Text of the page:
High Heels at High Altitudes

Elizabeth Main Le Blond carted a camera with her whenever she went mountain climbing, documenting the many expeditions she led.  Image Courtesy the Martin & Osa Johnson Safari Museum.

Elizabeth Main Le Blond carted a camera with her whenever she went mountain climbing, documenting the many expeditions she led. Image Courtesy the Martin & Osa Johnson Safari Museum.

This year, KHC features weekly posts related to the Smithsonian Institution traveling exhibition Hometown Teams, currently touring Kansas.

Ginger Rogers, cartoonist Bob Thaves once said, did everything Fred Astaire did, but backwards and in high heels.

Although her name isn’t particularly well known to most Kansans, something similar could be said about Elizabeth Main Le Blond: she did everything male mountain-climbers did, all while wearing floor-length skirts and heeled boots.

Le Blond was a pioneer in women’s mountaineering between 1881 and 1903. She devoted much of her life to battling the prejudice facing women climbers.

She was pretty successful, too, leading the first “man-less” summit of the Alps, defying the conventional wisdom that women were too weak to be mountaineers. In fact, according to the Women’ s Museum of Ireland, Le Blond’s home country, the all-male Alpine Club would eventually declare that her abilities were “‘never surpassed…in any mountaineer, professional or amateur, of the so-called stronger sex.’”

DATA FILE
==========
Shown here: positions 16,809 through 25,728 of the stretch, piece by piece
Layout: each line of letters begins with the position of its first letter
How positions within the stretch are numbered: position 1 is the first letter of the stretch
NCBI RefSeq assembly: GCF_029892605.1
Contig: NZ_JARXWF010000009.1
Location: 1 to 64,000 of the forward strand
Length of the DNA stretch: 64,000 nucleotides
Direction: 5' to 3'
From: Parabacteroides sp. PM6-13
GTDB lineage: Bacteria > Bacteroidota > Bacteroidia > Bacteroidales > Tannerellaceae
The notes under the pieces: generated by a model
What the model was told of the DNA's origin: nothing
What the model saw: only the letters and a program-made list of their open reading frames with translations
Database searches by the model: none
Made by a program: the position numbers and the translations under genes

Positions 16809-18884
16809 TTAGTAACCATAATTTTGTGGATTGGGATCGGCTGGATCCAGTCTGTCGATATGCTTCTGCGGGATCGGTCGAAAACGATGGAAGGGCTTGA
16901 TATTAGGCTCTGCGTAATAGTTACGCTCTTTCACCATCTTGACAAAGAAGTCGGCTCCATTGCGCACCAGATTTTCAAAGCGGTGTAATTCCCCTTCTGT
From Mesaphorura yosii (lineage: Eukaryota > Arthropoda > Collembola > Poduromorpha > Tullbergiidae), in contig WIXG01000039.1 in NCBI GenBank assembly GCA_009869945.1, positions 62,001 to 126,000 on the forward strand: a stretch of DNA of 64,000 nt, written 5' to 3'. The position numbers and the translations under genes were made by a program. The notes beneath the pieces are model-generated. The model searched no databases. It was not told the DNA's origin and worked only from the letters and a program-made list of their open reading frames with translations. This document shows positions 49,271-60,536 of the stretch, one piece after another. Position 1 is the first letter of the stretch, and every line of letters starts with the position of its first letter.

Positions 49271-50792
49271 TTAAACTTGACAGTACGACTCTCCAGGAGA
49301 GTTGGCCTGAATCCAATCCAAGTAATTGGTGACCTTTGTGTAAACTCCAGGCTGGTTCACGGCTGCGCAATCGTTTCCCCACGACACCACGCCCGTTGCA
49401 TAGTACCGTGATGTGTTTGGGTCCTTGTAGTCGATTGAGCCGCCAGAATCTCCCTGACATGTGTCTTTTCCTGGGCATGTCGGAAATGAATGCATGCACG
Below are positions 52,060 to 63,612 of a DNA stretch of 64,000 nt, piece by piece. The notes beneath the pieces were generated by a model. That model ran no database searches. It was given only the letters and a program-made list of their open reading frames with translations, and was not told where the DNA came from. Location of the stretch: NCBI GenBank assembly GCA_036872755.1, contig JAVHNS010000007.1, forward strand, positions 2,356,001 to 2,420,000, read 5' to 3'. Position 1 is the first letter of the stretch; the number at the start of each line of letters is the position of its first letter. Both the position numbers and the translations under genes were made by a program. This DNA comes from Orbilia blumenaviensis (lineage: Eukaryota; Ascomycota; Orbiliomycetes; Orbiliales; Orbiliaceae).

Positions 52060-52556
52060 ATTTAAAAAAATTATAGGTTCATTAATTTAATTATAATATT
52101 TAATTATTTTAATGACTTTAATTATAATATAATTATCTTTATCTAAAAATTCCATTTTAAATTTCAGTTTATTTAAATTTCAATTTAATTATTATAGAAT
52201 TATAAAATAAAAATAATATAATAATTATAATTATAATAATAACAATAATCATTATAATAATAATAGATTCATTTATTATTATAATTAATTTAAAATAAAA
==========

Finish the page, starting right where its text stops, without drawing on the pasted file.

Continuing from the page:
Her passion for climbing led to an interest in photography, too. Wanting to share her beloved sport with the world, Le Blond soon began hauling a camera up the mountains with her, producing thousands of photographs documenting the beauty of the high-altitude landscapes she loved.

Although Le Blond climbed year-round, she was best known as a winter alpinist. Living much of her adult life in Scandinavia, she developed interests in other winter sports, too, and became the world’s first sports filmmaker—female or male—when she produced 10 films covering the topics of bobsledding, figure skating, hockey, and tobogganing.

The films, sadly, seem to have been lost to time, but Kansans interested in learning more about Le Blond can plan a visit to the Martin & Osa Johnson Safari Museum in Chanute, which houses a collection of more than 2,000 of Le Blond’s photographs and personal archives. Some of the photos can be seen in Queen of the Mountain, a gallery dedicated to Le Blond’s mountaineering adventures.